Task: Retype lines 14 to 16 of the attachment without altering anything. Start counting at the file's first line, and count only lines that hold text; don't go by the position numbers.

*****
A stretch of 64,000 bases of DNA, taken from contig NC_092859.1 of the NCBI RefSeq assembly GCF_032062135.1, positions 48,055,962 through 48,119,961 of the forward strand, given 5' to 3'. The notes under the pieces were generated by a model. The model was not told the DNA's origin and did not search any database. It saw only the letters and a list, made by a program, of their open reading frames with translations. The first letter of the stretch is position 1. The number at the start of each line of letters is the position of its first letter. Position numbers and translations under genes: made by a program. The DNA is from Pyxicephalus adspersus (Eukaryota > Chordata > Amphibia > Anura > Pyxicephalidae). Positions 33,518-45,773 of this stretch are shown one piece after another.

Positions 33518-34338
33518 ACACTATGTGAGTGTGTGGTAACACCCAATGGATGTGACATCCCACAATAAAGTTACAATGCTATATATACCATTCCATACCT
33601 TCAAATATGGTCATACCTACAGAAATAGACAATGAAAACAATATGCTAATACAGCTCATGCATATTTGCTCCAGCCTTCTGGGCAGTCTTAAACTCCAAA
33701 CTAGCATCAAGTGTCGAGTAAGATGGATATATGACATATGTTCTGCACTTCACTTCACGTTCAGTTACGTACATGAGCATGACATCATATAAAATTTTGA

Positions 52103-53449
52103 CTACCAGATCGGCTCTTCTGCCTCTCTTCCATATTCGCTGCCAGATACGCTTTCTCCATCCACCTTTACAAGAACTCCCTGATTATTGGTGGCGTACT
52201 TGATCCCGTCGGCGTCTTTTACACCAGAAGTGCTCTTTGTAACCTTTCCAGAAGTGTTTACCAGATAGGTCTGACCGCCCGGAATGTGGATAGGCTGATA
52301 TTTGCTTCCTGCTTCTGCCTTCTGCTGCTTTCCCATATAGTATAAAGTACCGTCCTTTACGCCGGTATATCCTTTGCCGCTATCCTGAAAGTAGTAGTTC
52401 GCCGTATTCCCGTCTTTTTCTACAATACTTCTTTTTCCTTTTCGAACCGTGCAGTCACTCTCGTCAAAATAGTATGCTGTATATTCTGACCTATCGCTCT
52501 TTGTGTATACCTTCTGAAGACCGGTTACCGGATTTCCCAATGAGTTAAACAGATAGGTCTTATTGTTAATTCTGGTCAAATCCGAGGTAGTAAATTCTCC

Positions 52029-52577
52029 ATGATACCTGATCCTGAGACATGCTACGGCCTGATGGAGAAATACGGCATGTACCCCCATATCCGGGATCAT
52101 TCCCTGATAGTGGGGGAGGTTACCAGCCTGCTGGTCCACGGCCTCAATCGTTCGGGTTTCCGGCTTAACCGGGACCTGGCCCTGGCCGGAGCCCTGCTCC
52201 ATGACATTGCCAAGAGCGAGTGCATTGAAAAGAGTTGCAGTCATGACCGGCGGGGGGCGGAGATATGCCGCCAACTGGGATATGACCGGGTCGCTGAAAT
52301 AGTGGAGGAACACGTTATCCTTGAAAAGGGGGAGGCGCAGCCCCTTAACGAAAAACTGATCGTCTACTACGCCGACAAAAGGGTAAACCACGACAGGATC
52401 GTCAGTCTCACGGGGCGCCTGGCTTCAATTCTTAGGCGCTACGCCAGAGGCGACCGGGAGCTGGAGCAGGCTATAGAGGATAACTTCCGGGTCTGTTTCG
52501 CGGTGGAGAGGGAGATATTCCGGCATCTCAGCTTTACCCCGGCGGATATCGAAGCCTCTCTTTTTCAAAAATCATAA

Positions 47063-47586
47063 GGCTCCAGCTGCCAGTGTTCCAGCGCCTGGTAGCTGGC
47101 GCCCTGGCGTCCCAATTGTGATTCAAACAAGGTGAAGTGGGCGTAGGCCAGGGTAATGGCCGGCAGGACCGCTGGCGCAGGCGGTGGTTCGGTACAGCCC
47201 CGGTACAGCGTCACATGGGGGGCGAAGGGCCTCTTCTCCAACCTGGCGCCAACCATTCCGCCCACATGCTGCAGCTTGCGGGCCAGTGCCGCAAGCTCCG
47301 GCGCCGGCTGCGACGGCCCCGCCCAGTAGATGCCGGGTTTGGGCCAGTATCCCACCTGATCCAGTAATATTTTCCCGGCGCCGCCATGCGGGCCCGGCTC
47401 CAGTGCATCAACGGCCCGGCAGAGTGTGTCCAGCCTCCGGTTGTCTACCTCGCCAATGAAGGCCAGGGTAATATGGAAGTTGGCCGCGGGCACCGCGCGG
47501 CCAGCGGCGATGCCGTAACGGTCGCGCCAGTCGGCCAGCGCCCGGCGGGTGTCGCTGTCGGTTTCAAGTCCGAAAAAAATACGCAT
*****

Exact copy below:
52101 TCCCTGATAGTGGGGGAGGTTACCAGCCTGCTGGTCCACGGCCTCAATCGTTCGGGTTTCCGGCTTAACCGGGACCTGGCCCTGGCCGGAGCCCTGCTCC
52201 ATGACATTGCCAAGAGCGAGTGCATTGAAAAGAGTTGCAGTCATGACCGGCGGGGGGCGGAGATATGCCGCCAACTGGGATATGACCGGGTCGCTGAAAT
52301 AGTGGAGGAACACGTTATCCTTGAAAAGGGGGAGGCGCAGCCCCTTAACGAAAAACTGATCGTCTACTACGCCGACAAAAGGGTAAACCACGACAGGATC